Jared Chappell, also a junior and club member, commented on Beauchamp’s superb directing ability, as well as the versatile screenwriters’ drive and passion for his work.

“He has this drive… this initiative…that basically brings all the projects to light, he  makes anything that we do possible. He has the initiative to start the club, to get equipment, to stay up late editing. He does it all.”

Chappell took a minute to note the award’s significance in scope of the school as a whole.

“I am very glad that we have a film that won any kind of competition. It doesn’t just make it an award winning club for us, it makes it an award-winning club for our school,” Chappell said.

The award is a huge milestone for the school’s film reputation. Still in its infancy, competing for an LA film festival was never apart of the club’s original plans.

“When we originally planned this piece, we had no intention of releasing it, especially not submitting it to a film festival. I thought to myself, ‘I don’t know if I can compete with that’, so I spoke to my mom and she said I should just see what happens if I put it out there for more people to see. I decided to give it a shot.”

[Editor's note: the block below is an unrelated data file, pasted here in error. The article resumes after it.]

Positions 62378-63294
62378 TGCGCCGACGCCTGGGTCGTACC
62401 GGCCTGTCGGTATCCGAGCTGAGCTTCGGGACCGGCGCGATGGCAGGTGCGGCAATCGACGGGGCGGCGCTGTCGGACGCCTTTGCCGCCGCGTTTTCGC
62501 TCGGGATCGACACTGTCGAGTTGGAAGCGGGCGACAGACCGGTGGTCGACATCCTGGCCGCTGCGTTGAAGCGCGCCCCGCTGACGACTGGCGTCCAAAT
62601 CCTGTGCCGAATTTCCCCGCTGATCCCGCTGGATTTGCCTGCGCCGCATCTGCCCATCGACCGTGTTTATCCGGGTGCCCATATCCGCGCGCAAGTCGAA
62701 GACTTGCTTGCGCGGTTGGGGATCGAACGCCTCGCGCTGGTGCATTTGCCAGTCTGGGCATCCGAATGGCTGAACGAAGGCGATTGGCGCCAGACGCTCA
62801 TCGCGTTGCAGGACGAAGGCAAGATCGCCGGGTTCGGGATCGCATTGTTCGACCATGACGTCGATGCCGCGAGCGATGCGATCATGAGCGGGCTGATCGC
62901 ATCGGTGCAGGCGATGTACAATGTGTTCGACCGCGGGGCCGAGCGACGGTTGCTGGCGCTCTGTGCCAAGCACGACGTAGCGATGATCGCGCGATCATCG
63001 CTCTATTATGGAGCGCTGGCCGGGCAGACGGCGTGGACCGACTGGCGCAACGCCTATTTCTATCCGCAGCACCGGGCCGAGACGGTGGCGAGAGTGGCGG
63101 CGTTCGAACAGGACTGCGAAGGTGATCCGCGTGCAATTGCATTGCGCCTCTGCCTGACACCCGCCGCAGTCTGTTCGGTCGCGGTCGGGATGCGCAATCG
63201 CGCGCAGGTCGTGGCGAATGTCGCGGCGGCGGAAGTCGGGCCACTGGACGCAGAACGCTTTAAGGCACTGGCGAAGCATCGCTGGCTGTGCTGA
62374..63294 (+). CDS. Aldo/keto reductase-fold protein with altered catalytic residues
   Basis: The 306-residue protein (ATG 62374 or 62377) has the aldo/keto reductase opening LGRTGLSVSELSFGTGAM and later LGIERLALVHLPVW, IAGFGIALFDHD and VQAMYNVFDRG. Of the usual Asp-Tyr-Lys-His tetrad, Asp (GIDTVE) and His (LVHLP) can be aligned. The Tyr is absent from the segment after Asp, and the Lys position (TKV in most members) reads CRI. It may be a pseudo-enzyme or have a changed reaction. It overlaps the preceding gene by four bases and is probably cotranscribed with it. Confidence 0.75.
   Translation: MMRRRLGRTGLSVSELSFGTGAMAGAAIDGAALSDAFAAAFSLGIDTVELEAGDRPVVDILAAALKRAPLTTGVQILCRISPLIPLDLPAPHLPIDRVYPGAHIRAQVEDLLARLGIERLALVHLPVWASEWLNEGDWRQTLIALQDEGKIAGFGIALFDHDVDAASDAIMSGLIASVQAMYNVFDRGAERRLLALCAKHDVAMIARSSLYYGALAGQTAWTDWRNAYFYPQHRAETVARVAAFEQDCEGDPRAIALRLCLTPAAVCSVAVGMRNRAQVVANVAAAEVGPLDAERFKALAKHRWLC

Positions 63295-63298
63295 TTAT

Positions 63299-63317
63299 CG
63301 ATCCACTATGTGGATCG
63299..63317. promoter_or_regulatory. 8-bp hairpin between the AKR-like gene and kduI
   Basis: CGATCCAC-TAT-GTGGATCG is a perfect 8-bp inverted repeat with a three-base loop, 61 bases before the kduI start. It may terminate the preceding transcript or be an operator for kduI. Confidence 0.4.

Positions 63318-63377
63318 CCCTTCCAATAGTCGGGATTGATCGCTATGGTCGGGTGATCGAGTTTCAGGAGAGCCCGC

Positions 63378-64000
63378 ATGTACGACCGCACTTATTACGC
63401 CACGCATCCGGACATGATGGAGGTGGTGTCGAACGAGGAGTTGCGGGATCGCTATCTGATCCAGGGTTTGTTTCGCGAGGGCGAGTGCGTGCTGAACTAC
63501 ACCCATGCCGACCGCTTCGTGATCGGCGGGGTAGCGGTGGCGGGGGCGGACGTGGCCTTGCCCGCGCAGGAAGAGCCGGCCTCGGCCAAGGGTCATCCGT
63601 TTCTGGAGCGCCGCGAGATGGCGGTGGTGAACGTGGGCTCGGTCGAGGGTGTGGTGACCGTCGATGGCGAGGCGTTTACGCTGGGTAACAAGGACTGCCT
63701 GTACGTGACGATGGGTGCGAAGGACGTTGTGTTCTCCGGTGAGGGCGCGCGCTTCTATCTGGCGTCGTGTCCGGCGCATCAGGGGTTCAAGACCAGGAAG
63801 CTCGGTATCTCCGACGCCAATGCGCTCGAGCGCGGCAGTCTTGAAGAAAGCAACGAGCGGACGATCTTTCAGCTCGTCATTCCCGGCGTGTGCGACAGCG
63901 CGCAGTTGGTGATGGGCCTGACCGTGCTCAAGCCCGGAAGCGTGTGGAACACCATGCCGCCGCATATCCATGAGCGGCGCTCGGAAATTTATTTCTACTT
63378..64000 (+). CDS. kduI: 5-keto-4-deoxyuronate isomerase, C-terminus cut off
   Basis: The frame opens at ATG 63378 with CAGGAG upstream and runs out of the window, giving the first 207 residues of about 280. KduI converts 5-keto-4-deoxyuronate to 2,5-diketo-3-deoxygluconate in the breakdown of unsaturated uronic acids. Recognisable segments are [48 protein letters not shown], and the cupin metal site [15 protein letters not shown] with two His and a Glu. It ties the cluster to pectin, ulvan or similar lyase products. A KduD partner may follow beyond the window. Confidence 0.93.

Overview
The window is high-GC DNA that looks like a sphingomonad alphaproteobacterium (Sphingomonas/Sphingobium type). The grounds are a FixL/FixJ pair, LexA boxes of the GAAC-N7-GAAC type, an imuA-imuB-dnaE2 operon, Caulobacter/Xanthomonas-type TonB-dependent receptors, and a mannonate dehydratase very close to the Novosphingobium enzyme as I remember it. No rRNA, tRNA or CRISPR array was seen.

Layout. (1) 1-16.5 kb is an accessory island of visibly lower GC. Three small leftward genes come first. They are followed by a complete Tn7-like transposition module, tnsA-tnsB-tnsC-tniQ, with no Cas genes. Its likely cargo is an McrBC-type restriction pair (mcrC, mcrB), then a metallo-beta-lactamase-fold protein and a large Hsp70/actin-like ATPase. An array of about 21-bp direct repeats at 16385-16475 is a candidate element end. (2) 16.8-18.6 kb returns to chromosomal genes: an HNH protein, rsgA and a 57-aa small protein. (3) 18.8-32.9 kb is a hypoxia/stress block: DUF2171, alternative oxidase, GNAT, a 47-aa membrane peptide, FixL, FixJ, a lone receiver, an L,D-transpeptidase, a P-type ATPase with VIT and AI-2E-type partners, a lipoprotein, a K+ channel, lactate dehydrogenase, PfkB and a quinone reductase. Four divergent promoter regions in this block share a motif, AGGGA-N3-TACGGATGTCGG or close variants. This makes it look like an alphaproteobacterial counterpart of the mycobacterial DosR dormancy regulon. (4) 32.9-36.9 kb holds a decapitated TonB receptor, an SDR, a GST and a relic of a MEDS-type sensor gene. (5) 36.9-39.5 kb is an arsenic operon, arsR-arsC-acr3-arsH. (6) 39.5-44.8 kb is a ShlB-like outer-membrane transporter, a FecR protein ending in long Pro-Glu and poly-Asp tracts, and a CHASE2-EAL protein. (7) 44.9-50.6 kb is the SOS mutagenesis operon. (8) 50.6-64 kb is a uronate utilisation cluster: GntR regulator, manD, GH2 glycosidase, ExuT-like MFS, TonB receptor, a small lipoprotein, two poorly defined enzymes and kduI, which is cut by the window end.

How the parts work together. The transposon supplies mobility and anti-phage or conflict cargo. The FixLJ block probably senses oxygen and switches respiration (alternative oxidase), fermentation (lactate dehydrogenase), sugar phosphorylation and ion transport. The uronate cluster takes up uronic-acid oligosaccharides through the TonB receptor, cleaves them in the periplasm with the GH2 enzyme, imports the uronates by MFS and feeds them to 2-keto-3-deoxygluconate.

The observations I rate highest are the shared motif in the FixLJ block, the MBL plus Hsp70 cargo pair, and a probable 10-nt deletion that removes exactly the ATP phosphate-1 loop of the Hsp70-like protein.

Beauchamp felt insecure about releasing the film. He was apprehensive because of the movie’s heavy and dark undertones. Inspired and reassured by his mother, he submitted the film. He won.

Beauchamp wrote the screenplay, filmed, produced, directed, and acted in the film. He even designed the website for his film. He took pains to create the necessary tools for professionalism in his submission, something that he takes a lot of pride in.

“The best thing to get into filmmaking is just to do it by yourself. Once you know all the tools, write, edit, direct, then when it comes to working with a group, you already know how to do it- and then can promptly teach the people that you’re working with,” Beauchamp said.

Beauchamp hopes to be in the film industry when he is older. He now has many of the skills and profound knowledge of the craft, and he consistently inspires people with his sense of creativity and passion for what he loves.  

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1 Comment

One Response to “Student Film Wins First Place in L.A. Film Festival”

  1. Victor Vigil on February 12th, 2018 9:00 am

    Chris is my favorite person.

    [Reply]

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Student Film Wins First Place in L.A. Film Festival